What are the pros and cons of Trump’s views on trade?
By: Phil Sneed
President Trump had quite the first full week of his presidency, and one issue in particular will have a direct effect on the trucking industry.
Trump has consistently voiced his displeasure with existing trade deals, most notably the North American Free Trade Agreement. After pulling out of the Trans-Pacific Partnership, Trump signaled his desire to rework NAFTA.
But what effects will that have? It's hard to definitively say, but we do know there will be positives and negatives.
Free trade's impact on trucking
Since 1994, NAFTA has added billions of dollars to the value of goods moving between Canada, the U.S. and Mexico.
The executive vice president of advocacy at the American Trucking Associations, Bill Sullivan, recently told Heavy Duty Trucking that trucking and trade are interconnected. Greater freight yields result in more companies growing and better paying trucking jobs.
"Since 1995, the value of goods traveling between the U.S. and Canada has risen dramatically – nearly 168 [percent] to $712 billion, supporting thousands of jobs in the trucking industry," said Sullivan.
In 2015 alone, trade in North America increased to about $1.14 trillion. Together, the three countries' economies have generated $20.8 trillion and created nearly 5 million jobs in the U.S., The Balance explained.
"Trucking and trade are interconnected."
Any change in agreements that raises the cost of trading with Mexico and Canada will have a negative impact on trucking. This is because importers in the U.S. are also exporters, meaning companies (including fleets) often have overlap when moving goods.
Another negative is that the global supply chain is robust. For example, the bodies of cars might be built in Detroit while the brake lights are made in Mexico and transmissions come from Canada. If any borders are closed to trade, supply chains may be rattled.
The Trump administration also raised the prospect of enacting a 20 percent tariff on imported goods from Mexico to help pay for the proposed border wall, according to The New York Times. But such a move, if made in haste, will likely cause Mexico to retaliate and make it more difficult for trade. There's also the risk of the demand of goods from the U.S. declining.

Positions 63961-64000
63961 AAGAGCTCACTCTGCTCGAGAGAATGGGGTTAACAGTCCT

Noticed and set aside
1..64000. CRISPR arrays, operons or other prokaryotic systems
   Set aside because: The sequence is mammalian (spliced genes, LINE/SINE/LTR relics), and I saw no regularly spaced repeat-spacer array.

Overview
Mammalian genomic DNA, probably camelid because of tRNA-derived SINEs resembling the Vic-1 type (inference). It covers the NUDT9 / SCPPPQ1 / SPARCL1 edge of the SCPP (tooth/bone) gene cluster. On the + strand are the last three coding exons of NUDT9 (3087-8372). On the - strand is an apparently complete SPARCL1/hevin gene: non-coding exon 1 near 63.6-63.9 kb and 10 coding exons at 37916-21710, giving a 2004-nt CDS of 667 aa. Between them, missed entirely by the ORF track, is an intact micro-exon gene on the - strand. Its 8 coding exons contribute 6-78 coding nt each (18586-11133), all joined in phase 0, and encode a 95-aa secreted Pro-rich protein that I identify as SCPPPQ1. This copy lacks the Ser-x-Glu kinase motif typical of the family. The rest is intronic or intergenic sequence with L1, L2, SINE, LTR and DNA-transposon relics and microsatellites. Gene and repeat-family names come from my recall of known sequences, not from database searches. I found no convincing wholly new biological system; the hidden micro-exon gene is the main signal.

Due to the tight integration of supply chains, trucking is highly susceptible to disruption. The industry will be affected the most by any changes in NAFTA because nearly 60 percent of trade is truck-based. Changes will surely reverberate throughout the entire industry.
Renegotiating trade deals won't always result in negatives, however.
For starters, one of Trump's goals would seek to overhaul the tax code and ease regulations, Marina Whitman, a professor of Business Administration and Public Policy at the University of Michigan, told Heavy Duty Trucking. The administration may also save manufacturing jobs in Texas, though the exact number is unclear.
If the U.S. renegotiates or pulls out of NAFTA, it may open the door for growth into different markets. At the moment, there is a big opportunity to explore trade options with Asia. Such a move would benefit the trucking industry because of a large number of freight shipments from Asian countries arrive on the West Coast. These shipments need to be delivered and the most reliable way is trucking.
We're still in the early days of the new administration. But it's clear President Trump wants to act on an agenda he laid out during his campaign – changing America's view on trade.
Any changes will affect trucking, which is why the trucking should start paying close attention and potentially start preparing for impacts to their business operations.